The weather was changeable over the last  couple of weeks and we did have some rain during the Model Railway two days. Not long after that we were looking after Dougal for a few days as his people went down to the Royal Adelaide for tests. However, she is still not the best so she will have to go back down on the 20th of this month and we will have Dougal back with us  again.

Not long after Dougal went home I left for Mount Gambier. Stayed overnight in Adelaide and drove to Mount Gambier on the Friday. Set off for Adelaide right after the meeting  on the Saturday and stayed overnight before hitting the road again at 05:30 since I really wanted to be home at 11am – well not so much home but to be in the church for part of the 11am  (Armistice Day) Service – which I was. The weather has warmed up and over the last few days we

This morning on our walk

have been in the mid 30c. I took Benji out for a walk  at 6am before it  started to heat up and the ground was still cold. I was surprised to see Kangaroos around since I assumed the rain for much of the week just gone, would have been enough to keep them happy. They only really come near the town when there is little to drink and not much feed out in the bush. Not the best of photographs but they were a bit back off the road and trying to hold a dog, hold  the smartphone steady and take a picture, wasn’t all that easy. Tomorrow it is supposed to be overcast with the possibility of  rain and a bit of a storm – at least that’s what the state forecast was. The local news was not quite so certain in regard to the weather, so it might rain, but then, it might not. —- It did..

In a few days the Officer Cadets of the Military College , Duntroon, Canberra will be here for three weeks  to conduct exercises. There will be command posts set up around the town and  the army is calling for volunteers to take part in the population evacuation exercises. I didn’t do that last time but I think I might  have a shot at it this time. At the moment the Cadets are doing some training at Cultana before they come over here for the next three weeks. As it turns out I wont be since the registration is this coming Saturday and I  had a call from the  Mitre 10 hardware wanting me to organise a RFDS Fundraiser for this Saturday. I have been on the phone much of the afternoon getting a team together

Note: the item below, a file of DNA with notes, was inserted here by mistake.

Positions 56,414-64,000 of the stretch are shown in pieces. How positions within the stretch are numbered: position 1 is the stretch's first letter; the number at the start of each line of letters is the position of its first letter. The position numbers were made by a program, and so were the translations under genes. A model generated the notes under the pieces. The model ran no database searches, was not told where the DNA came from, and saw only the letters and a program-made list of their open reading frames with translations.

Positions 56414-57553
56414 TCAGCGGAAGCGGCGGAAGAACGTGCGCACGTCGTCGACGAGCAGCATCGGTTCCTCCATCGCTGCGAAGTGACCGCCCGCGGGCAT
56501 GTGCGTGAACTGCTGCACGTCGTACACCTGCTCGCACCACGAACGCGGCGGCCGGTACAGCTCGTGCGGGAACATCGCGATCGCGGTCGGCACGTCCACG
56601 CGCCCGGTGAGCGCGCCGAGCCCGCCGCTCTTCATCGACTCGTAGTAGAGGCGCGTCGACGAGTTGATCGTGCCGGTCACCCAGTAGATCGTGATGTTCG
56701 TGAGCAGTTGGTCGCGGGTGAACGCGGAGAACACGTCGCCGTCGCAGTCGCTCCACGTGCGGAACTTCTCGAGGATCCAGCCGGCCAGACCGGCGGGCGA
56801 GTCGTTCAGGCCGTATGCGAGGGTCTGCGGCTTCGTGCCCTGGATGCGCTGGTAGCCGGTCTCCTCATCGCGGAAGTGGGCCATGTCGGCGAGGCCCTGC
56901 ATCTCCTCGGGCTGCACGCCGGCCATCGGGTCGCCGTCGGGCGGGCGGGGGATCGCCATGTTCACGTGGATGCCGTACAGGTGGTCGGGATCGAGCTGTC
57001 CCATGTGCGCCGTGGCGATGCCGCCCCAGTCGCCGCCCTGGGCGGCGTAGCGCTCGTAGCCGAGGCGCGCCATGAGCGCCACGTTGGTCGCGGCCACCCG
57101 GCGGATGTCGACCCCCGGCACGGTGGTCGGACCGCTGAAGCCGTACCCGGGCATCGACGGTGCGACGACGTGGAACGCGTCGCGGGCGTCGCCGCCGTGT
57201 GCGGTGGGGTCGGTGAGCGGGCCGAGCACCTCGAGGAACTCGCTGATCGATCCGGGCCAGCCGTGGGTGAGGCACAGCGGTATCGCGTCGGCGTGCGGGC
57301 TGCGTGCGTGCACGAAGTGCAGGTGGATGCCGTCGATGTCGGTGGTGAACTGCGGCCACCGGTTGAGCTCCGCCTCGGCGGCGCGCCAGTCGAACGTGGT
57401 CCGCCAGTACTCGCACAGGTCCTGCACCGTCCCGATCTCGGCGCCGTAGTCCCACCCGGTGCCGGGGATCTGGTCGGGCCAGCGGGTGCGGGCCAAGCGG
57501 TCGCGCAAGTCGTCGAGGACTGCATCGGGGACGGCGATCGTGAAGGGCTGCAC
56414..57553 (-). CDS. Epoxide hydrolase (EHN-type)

The Ambulance Ramping crisis continues with 18 Ambulances at the Royal Adelaide waiting to be attended to. Whilst they are there, they are not available for any emergency. The photograph was taken by

18 ambulances with patients on board – waiting…….

an ambulance para-medic. But there you are – the most expensive hospital on the planet and it doesn’t work and it can’t cope. If a real medical crisis, where many people are affected,  ever hit Adelaide and South Australia, we would be well and truly stuffed.

Benji and I have been out and about. I took him back out to the lighthouse and then to the wetlands. Sometime over this weekend I really must get the model railway photographs sorted out. I take hundreds of photographs but am not the best of photographers.

Out and about

This is so true.
The Spencer Gulf (Beach)